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Knowing the fundamentals of drawing and reshaping paths is only part of the story. In Illustrator CS4 One-on-One: Advanced, the second of the popular One-on-One series, computer graphics expert Deke McClelland covers some of Illustrator's most powerful and least understood features. He shows how to merge simple shapes to create complex ones with the Pathfinder palette, as well as align paths to create schematic illustrations. Deke explains how to paint fluid, multicolor fills with blends, and the new and improved gradient tool. He explores seamlessly repeating tile patterns, blobs and brushes, and imported images. He also dives into one of the deepest features in all of Illustrator, transparency. Exercise files accompany the tutorial.
Recommended prerequisite: Illustrator CS4 One-on-One: Fundamentals.
Download Deke's customized keyboard layouts and color settings for Illustrator from the Exercise Files tab.
All right friends, I'm still working inside that same Cropped universe.ai that I opened in the previous exercise. This time around we are going to be blending between two translucent objects that are set far apart from each other. And so, these objects by the way are circle and circle, those guys right there here inside of the Shoot star layer. So I'm going to go ahead and meatball the first circle right there, which has an Opacity of 30%. So it's got a white fill, no Stroke, Opacity 30%, and then if I meatball the other circle, which is this guy right there. He has got an Opacity of 0.
So otherwise the same, white fill, no Stroke, Opacity 0%. All right, so meatball one, Shift meatball the other, and we are going to blend between the shapes using that same keyboard shortcut, Ctrl+Alt+B or Command+Option+B on a Mac. Or if you don't like the shortcut you can go to the Object menu, choose Blend and choose Make. Either way it's going to do it. And you are going to create a bunch of blobs going from the first circle to the second circle right there, across the chasm of the universe, in order to create a shooting star effect, only it doesn't look. It looks bad, because we don't have enough steps, and again, Illustrator sees two wide objects, doesn't know what in the world you are trying to do. But it does see that there is a big geographical distance between them. So it gives you a handful of steps. To see how many steps and to change those steps as well, double-click on the Blend tool icon in the toolbox, and switch the Spacing option to Specified Steps and you will see that Illustrator apparently is giving us 19 steps. Let's try something more along lines of 70 steps, and that looks pretty darn good. Now, if that's still not enough, if we may need more. Let's go ahead and take it up to something like 90, let's say or 100, what the heck, why not just make it a round value of 100, and click OK. Because that way we have a very, very smooth transition going on.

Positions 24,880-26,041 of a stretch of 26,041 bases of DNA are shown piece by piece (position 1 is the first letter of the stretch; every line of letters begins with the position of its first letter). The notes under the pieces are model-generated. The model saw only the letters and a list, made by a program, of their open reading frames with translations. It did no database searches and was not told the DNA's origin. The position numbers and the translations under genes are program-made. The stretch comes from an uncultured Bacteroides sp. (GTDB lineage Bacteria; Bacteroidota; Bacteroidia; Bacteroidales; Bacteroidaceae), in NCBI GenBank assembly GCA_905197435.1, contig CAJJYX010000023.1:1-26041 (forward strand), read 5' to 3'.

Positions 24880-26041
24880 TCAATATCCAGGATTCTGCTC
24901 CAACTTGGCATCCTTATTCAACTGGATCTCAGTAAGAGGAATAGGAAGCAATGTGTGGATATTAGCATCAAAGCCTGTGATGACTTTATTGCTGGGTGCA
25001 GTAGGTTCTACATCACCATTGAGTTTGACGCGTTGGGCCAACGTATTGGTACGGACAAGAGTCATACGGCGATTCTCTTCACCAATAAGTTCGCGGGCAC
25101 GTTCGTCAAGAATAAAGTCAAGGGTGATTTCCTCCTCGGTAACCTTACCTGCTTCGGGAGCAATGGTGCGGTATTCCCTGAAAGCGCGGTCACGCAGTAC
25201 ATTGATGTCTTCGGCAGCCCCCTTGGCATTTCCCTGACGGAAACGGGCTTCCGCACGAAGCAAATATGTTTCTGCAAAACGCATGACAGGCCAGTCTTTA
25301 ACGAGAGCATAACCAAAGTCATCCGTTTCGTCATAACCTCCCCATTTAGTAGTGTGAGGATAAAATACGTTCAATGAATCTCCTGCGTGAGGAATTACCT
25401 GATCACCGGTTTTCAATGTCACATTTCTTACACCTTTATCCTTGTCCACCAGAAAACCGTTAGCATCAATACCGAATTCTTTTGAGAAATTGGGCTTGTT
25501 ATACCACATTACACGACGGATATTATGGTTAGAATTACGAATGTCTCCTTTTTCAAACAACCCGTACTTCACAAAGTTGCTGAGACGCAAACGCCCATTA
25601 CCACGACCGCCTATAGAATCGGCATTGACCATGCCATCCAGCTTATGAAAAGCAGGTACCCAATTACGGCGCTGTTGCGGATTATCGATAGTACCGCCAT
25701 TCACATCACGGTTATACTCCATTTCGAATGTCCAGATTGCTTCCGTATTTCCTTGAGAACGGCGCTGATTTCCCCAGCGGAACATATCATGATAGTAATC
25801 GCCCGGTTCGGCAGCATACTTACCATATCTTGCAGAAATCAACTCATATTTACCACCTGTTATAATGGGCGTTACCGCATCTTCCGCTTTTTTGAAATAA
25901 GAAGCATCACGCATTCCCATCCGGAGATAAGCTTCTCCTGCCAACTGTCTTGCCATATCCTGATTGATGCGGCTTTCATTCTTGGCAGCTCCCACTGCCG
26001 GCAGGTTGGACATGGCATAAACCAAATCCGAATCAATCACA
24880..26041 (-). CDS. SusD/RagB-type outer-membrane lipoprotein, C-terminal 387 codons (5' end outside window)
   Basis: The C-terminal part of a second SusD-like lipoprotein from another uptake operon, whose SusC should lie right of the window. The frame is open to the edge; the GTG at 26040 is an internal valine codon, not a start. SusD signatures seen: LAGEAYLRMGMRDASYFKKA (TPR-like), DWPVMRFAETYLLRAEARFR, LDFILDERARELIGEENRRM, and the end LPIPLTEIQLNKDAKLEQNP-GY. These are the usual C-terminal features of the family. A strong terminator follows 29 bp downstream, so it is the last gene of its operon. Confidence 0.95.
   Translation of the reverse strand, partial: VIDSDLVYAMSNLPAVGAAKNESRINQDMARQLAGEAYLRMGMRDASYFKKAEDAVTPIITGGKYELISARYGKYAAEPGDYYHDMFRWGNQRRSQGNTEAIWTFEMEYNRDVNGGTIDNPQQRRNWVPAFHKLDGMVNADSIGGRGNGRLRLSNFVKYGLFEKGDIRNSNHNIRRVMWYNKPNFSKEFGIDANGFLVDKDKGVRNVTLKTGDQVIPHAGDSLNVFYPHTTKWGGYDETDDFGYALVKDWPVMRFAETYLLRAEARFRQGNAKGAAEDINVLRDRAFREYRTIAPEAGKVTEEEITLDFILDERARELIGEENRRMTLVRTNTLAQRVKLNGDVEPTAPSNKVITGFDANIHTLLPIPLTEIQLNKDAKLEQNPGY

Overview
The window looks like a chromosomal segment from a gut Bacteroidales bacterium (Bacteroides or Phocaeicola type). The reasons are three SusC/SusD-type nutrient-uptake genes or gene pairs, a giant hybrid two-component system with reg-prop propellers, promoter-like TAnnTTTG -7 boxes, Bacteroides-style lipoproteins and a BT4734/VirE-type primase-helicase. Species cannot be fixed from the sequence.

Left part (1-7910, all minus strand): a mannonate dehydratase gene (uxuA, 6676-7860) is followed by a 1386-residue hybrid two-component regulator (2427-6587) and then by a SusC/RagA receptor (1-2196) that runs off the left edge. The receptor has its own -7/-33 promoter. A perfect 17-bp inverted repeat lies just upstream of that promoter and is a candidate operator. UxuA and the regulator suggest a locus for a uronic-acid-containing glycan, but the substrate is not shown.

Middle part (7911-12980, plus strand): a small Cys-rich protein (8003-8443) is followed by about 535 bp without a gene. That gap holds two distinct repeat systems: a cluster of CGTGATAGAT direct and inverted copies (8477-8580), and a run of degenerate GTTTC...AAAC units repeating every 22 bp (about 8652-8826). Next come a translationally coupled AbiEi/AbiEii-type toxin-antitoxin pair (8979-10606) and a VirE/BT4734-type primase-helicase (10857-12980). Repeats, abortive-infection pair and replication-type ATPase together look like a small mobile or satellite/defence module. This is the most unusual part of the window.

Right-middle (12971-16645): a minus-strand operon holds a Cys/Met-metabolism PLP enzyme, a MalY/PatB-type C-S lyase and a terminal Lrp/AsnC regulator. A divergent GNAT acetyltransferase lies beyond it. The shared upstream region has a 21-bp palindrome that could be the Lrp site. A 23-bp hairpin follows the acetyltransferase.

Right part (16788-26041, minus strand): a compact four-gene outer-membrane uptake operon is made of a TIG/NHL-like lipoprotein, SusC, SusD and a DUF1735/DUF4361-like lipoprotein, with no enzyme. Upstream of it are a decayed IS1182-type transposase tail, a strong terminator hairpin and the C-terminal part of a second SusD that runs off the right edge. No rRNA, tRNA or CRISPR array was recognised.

Now I want you to note something, we have got these two blends, right, inside the Shoot star layer, the first blend are the blends between the two bursts, these guys right there. In which one of the burst has that Pucker, Bloat effect applied to it. And notice the Blend though just contains burst1 and burst2. That's it, all right. If we were to scroll down to this Blend, the newest one, the one that's active right now, and I were to go ahead and expand it, I would see circle and circle because there is the first circle and the second circle, but there is also a Path of the Blend. Anytime you have two objects that you are blending between that are not right on top of each other, there is some sort of distance between them, you will get a path of the blend created automatically, and you can modify the path of the blend. Check this out.
I am going to go ahead and lock down this blend right there, the top blend and I'm going to lock down the stars and I'm going to lock down the two circles like so. So everybody inside of this layer except for the Path of the blend, because it can be very difficult to get to that Path of the blend, when there's a bunch of stuff sitting on top of it. Then I want you to go to your Pen tool, extensible, we'll be sitting up here and choose the Convert Anchor Point tool right there, and that way we can modify the Path of the Blend. So it has a little bit of curvature, and I'm going to drag from this point like so, and notice that I'm drawing for the control handle. So that I'm adding some curvature to my path of the blend, and then we'll do the same thing with this guy, and I'm dragging this direction to make sure that I'm keeping things in a nice smooth curvature because if I drag inward, I would get the control handle flopping in the wrong direction like this, right? I don't want that. So I wanted to go outward like so. And we have a nice smooth blend going on right there.
So this path of the blend does in fact determine exactly the path over which the blend occurs. The thing to bear in mind though is you do not want to move the end points. If you move the end points, you are going to move the shapes as well, check this out. I'll go ahead and grab my Direct Selection tool, and I'll drag this first end point to a different location. And notice that moves the circles as well, even though it's locked down. So that doesn't even make any sense, Illustrator should not be letting us move it, but it does, and that is going to mess up our effects. So while you can go ahead and change the curvature, you can add points as well along the curve using the Pen tool if you like, but don't change the location of the end points or you will change the location of your beginning and ending objects in the blend.
All right, in the next exercise I'm going to show you how we can use these control handles to change the speed of our blend.
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